A Public Option Saves Money
Yesterday I detailed the fundamental contradiction of the Blue Dogs' complaints against health care reform. They want to find savings within the health care system because of concerns about cost, but simultaneously don't want to implement programs that would actually reduce costs. Now we have specific numbers that make this contradiction clear, as the Congressional Budget Office has scored the specific savings that would arise from a public health insurance option to compete with private insurers.
According to a pair of Capitol Hill sources, preliminary estimates from the Congressional Budget Office suggest that a strong public option--the kind that the House of Representatives is putting in its reform bill--should net somewhere in the neighborhood of $150 billion in savings over ten years.
The sources cautioned that these were only the preliminary estimates, based on previous discussions--that CBO had not yet issued final scoring on language in the actual bill. But the sources felt the final estimate would likely be close.
Exactly how the plan produces those savings is, obviously, a key question. The reason--well, a reason--centrists and conservatives don't like a public plan is that they fear it will use the government's bargaining leverage to force doctors, hospitals, and drugmakers to accept unfairly low reimbursements. Private insurance would go out of business, since they couldn't compete; meanwhile, providers and producers of medical care would struggle to stay afloat.
Advocates of a public plan (myself included) think those fears are overblown--and that there are ways to make sure a public plan doesn't have that effect. But if the CBO is scoring significant savings, then chances are the House version gives the public plan the kinds of power conservatives and centrists fear.
Ezra points out that this number could rise or fall depending on the structure of the public option itself. It seems fairly obvious to me that, the more available the public option is, and the larger it is inside the health insurance exchange where it will live, the more savings you can wring from it. Ezra also says the right thing about its impact:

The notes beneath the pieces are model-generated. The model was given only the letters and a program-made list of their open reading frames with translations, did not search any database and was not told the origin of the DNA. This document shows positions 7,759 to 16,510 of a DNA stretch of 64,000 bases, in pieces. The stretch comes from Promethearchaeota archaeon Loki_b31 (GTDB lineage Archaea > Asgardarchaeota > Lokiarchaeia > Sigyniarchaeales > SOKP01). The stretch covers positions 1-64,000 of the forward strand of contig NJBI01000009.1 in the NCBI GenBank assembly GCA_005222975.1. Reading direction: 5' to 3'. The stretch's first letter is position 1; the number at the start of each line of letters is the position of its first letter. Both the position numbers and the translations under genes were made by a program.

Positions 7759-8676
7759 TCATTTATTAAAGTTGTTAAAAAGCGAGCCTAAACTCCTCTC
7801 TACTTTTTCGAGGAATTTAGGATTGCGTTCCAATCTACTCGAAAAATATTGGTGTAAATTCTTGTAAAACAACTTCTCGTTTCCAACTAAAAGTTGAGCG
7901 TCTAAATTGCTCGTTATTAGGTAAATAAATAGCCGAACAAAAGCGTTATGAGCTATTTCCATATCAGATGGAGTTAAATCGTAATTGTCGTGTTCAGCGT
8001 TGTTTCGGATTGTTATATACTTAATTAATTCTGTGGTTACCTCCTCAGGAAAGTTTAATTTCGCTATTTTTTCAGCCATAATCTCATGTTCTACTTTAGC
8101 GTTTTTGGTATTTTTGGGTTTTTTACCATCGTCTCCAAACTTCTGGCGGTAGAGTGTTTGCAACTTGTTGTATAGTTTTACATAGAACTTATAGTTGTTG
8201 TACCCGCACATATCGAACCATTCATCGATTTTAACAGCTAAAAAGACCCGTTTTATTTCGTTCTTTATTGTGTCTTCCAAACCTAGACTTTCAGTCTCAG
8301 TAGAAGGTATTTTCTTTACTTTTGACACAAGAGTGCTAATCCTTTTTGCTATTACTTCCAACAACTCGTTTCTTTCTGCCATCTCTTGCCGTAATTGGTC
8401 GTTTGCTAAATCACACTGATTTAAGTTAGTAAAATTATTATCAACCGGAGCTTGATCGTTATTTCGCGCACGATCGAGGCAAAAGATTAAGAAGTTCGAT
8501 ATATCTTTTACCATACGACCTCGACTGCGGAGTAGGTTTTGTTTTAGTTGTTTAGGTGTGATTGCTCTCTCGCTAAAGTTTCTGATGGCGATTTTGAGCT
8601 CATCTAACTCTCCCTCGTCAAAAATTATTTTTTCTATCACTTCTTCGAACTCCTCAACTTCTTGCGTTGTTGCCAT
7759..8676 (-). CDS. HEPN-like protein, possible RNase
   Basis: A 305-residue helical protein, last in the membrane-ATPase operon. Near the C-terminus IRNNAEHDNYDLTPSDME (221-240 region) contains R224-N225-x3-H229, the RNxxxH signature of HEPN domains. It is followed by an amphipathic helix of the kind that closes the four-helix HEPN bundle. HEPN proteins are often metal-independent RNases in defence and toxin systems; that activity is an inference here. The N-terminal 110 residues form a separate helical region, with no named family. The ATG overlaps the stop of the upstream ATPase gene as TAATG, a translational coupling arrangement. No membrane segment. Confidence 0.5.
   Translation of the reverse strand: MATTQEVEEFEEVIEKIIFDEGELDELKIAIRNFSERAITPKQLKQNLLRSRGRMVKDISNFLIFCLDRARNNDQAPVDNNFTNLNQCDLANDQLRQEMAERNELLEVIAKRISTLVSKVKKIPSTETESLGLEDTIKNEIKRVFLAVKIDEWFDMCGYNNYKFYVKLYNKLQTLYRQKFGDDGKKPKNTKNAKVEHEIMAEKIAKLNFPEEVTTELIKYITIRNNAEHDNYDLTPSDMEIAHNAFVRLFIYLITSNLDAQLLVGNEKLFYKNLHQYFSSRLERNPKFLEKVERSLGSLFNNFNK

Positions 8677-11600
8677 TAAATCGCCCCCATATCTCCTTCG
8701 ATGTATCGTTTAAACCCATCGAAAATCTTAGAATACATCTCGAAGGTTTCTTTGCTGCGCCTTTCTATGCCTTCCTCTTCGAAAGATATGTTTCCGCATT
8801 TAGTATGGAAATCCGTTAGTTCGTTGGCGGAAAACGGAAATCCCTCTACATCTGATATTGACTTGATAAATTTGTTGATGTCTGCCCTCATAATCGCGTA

If the $150 billion estimate is accurate, however, it's interesting proof of another point: the public insurance option is not the End of Days for private health insurers nor eternal salvation for consumers. Saving $150 billion over 10 years is saving $15 billion a year. On Wednesday, the hospitals voluntarily agreed to provide $155 billion in savings from reduced Medicare reimbursements. No one thought that a particularly big deal. It was probably a good thing, but it wasn't proof of final success or ultimate failure for health-care reform.
So too with the public plan. Conservatives saying that a policy that will save $15 billion a year will end American health care -- or, as Rep. Paul Broun would have it, "kill people" -- have jumped off the deep end. Liberals who have invested all their hopes in the public plan might also be a bit disappointed. The CBO score seems to imply the likeliest of all possible outcomes: The addition of a public insurance option is a good, but modest, change to the health-care system.
But a public option is a tent pole. It's a modest change that, at its best, would reverse some of the incentives from insurers on the individual market. And if successful, like any disruptive business model, it would lead to more fundamental changes in the market.
More to the point, changing the notion of the public option as a cost-cutting tool can knock down the attacks from fiscal conservatives, and also apply to other cost-cutting measures like comparative effectiveness research and bargaining down drug prices. The way to successfully pitch a health care overhaul is to emphasize the areas of cost control - particularly those that will cut INDIVIDUAL costs, not necessarily costs to the federal budget. "Why doesn't such-and-such Congressman want you to get cheaper drugs? Why doesn't he want your premiums to go down?"
When the President returns to the States and starts hitting the road to sell the plan, he needs to talk about cost, cost, cost.